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During the SPT, it was possible to take disturbed and undisturbed samples using split barrel-sampler which were used for further laboratory tests. The in situ penetration test provides a soil sample for identification purposes and for the laboratory tests that allow the use of disturbed samples. The method of sampling soil consists of driving a split-barrel sampler to obtain a representative, disturbed sample and to simultaneously obtain a measure of the resistance of the subsoil to the penetration of a standard sampler. The test is conducted inside a borehole. A ‘split spoon’ sampler is attached to the bottom of a core barrel and lowered into position at the bottom of the borehole. The sampler is driven into the ground by a drop hammer weighing 68 kg falling through a height of 76 cm. The number of hammer blows is counted. The number required to drive the sampler three successive 150mm increments is recorded. The first increment (0-150mm) is not included in the N value as it is assumed that the top of the test area has been disturbed by the drilling process. The SPT N is the number of blows required to achieve penetration from 150-450mm. The hammer weight, drop height, spoon diameter, rope diameter etc. are standard dimensions. After the test, the sample remaining inside the split spoon is preserved in an airtight container for inspection and description.
Advantages and Disadvantages of SPT Standard Penetration Test
- Relatively quick and simple to perform
- Able to penetrate dense layers, gravel, and fill
- Equipment and expertise for the test is widely available
- In addition to overburden pressure and relative density the SPT N-value is also a function of soil type, particle size, and age and stress history of the deposit
- Provides a representative soil sample
- Provides useful index of relative strength and compressibility of the soil
- The SPT does not typically provide continuous data, therefore important data such as weak seams may be missed
- Somewhat slower than other sample methods due to sample retrieval
- The basic problems to consider are change in effective stress at the bottom of the borehole, dynamic energy reaching the sampler, sampler design, interval of impact, penetration resistance count.
- Samples that are obtained from the SPT are disturbed.
Cone Penetration Test (CPT)
What is CPT?
Cone Penetration Tests are conducted to obtain the cone resistance, the side friction and, if there is a piezocone, the pore pressure. The soil type can be determined by analysing these result the values can also be used in the design of shallow foundations through the estimation of stiffness and shear strength of cohesive soils. The cone penetration test (CPT) is a method used to determine the geotechnical engineering properties of soils and delineating soil stratigraphy. It was initially developed in the 1950s at the Dutch Laboratory for Soil Mechanics in Delft to investigate soft soils. Based on this history it has also been called the “Dutch cone test”. Today, the CPT is one of the most used and accepted in soil methods for soil investigation worldwide.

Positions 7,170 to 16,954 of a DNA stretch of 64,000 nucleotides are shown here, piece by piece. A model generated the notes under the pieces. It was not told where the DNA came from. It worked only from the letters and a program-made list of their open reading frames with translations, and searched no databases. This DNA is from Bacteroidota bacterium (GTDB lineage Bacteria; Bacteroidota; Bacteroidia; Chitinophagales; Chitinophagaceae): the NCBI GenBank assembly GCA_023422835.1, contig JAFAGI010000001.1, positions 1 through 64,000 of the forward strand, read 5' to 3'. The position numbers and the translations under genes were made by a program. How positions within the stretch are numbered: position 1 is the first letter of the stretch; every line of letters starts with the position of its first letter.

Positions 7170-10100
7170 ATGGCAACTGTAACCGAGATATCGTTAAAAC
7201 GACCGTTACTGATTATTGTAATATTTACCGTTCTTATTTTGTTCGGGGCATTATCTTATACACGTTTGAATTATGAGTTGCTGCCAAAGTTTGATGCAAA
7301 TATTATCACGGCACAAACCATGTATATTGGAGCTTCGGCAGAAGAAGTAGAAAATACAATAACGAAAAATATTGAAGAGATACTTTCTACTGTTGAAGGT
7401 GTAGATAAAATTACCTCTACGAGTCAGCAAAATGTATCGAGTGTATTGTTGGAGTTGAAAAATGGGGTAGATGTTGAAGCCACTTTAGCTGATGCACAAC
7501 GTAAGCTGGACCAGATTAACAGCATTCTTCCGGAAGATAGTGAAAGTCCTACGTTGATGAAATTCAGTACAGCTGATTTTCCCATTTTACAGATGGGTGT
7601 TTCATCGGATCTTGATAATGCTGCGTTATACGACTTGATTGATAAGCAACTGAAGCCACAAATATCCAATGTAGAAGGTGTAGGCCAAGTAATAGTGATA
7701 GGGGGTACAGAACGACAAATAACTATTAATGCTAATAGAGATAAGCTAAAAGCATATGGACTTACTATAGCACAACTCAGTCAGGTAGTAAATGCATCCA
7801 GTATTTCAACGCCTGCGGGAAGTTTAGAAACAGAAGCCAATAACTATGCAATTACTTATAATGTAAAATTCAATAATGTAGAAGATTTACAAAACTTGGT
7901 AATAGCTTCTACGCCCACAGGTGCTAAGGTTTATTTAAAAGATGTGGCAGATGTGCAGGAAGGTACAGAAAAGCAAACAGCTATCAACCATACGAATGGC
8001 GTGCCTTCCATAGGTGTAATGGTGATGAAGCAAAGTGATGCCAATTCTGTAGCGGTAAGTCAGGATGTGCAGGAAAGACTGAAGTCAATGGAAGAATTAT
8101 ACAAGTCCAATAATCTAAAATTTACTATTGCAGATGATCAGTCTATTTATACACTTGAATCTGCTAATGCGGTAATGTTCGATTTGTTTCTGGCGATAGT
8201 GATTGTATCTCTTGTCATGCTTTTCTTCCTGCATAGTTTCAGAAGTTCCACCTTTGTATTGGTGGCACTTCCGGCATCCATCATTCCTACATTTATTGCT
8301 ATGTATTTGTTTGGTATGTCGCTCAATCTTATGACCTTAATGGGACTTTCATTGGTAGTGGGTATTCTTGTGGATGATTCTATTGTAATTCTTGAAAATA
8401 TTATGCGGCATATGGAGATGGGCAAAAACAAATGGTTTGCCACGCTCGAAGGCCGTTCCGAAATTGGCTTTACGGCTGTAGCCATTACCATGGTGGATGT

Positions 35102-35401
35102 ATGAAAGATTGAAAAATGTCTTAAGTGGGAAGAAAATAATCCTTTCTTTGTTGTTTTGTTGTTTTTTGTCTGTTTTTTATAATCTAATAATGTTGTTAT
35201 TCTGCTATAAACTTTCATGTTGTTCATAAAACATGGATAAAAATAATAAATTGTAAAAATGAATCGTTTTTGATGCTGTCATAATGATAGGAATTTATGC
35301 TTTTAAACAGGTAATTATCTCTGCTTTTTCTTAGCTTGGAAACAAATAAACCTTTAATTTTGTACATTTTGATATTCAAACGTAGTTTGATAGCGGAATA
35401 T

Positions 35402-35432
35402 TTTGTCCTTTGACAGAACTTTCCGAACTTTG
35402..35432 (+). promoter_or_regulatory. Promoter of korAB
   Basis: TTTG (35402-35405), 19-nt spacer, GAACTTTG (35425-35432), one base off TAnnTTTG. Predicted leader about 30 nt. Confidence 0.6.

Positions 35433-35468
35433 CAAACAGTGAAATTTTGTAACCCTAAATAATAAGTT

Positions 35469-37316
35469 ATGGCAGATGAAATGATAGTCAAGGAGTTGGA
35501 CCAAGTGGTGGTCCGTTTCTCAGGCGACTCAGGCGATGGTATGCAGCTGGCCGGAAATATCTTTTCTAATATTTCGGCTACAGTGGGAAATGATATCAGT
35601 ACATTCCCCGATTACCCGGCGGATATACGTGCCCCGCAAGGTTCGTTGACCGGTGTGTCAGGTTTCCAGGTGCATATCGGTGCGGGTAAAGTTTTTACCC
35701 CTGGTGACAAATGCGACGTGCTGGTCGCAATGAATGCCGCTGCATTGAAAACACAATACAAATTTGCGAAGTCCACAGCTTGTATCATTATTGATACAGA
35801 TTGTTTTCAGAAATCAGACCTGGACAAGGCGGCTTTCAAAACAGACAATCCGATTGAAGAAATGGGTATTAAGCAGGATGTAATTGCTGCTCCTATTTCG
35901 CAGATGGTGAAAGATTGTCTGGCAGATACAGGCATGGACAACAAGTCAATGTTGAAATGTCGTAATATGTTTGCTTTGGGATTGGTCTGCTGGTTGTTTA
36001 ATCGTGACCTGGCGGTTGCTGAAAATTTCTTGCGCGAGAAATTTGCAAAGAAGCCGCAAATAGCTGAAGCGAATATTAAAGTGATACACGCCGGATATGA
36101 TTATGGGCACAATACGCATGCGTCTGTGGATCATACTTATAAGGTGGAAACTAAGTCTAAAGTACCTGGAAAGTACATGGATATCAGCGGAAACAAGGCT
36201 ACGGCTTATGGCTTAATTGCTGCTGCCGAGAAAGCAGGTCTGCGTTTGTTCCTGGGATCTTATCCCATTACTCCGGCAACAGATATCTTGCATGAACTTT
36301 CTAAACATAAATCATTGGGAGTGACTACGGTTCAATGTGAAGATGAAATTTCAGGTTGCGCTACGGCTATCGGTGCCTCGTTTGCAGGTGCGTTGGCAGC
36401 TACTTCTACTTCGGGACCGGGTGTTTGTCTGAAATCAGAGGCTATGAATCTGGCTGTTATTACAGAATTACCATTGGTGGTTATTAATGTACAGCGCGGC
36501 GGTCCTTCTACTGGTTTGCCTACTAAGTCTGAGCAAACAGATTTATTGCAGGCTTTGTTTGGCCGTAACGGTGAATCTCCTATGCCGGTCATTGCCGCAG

CPT is static penetration test in which the device is pushed rather than then driven by blows into the soil. The CPT consist of cone which been attached to a rod that been protected by an outer sleeve. A 60o cone with face area 10cm2 and 150cm2 of friction sleeve is hydraulically pushed into the ground at a constant speed ranging from 1.5 to 2.5 cm/s about 80mm deep. The force required maintaining this penetration rate, and the shear force acting on the friction sleeve is recorded. The friction ratio gives an indication of the soil type. The CPT Soil Classification will be based on ratio of tip and sleeve resistance. The tip resistance will be high in sand and low in clays while the sleeve friction will be low in sands and high in clays.
Advantages and Disadvantages of Cone Penetration Test
- Continuous data
- Reliable, repeatable test results
- Inability to penetrate through gravels and cobbles
- Elimination of operator error
- Less populated database than SPT due to the new technology
- Lack of sampling
SHEAR VANE TEST
What is Shear Vane Test?
The vane shear test is an in-situ geotechnical testing methods used to estimate the undrained shear strength of fully saturated clays without disturbance. The test is relatively simple, quick, and provides a cost-effective way of estimating the soil shear strength; therefore, it is widely used in geotechnical investigations. Under special condition, the vane shear test can be also carried out in the laboratory on undisturbed soil specimens however the use of the vane shear test in in-situ testing is much more common.
The vane shear test is an in-situ geotechnical testing methods used to estimate the undrained shear strength of fully saturated clays without disturbance. The results of the test are not reliable if clay contains silt or sand. The vane shear test apparatus consists of a four-blade stainless steel vane attached to a steel rod that will be pushed into the ground. For a weak soils which has Cu less than 50 kPa, the size of the blade is 75mm wide x 150 mm long while for the slightly strong soils which has Cu between 50 kPa to 100 kPa, 50 x 100 mm blade should be use. The height of vane is usually twice its overall widths and is often equal to 10 cm or 15 cm.
The test can be conducted either from the ground surface or from the bottom of a borehole or a test pit. If conducted from the bottom of a borehole, the test area should be should be at the depth of least three times the borehole diameter lower that the borehole bottom in order to avoid the borehole disturbance effects. The test starts by pushing the vane and the rod vertically into the soft soil. The vane is then rotated at a slow rate of 6° to 12° per minute. The torque is measured at regular time intervals and the test continues until a maximum torque is reached and the vane rotates rapidly for several revolutions. At this time, the soil fails in shear on a cylindrical surface around the vane. The rotation is usually continued after shearing and the torque is measured to estimate the remoulded shear strength. The undrained shear strength of the saturated soil is proportional to the applied torque and the dimensions of the vane.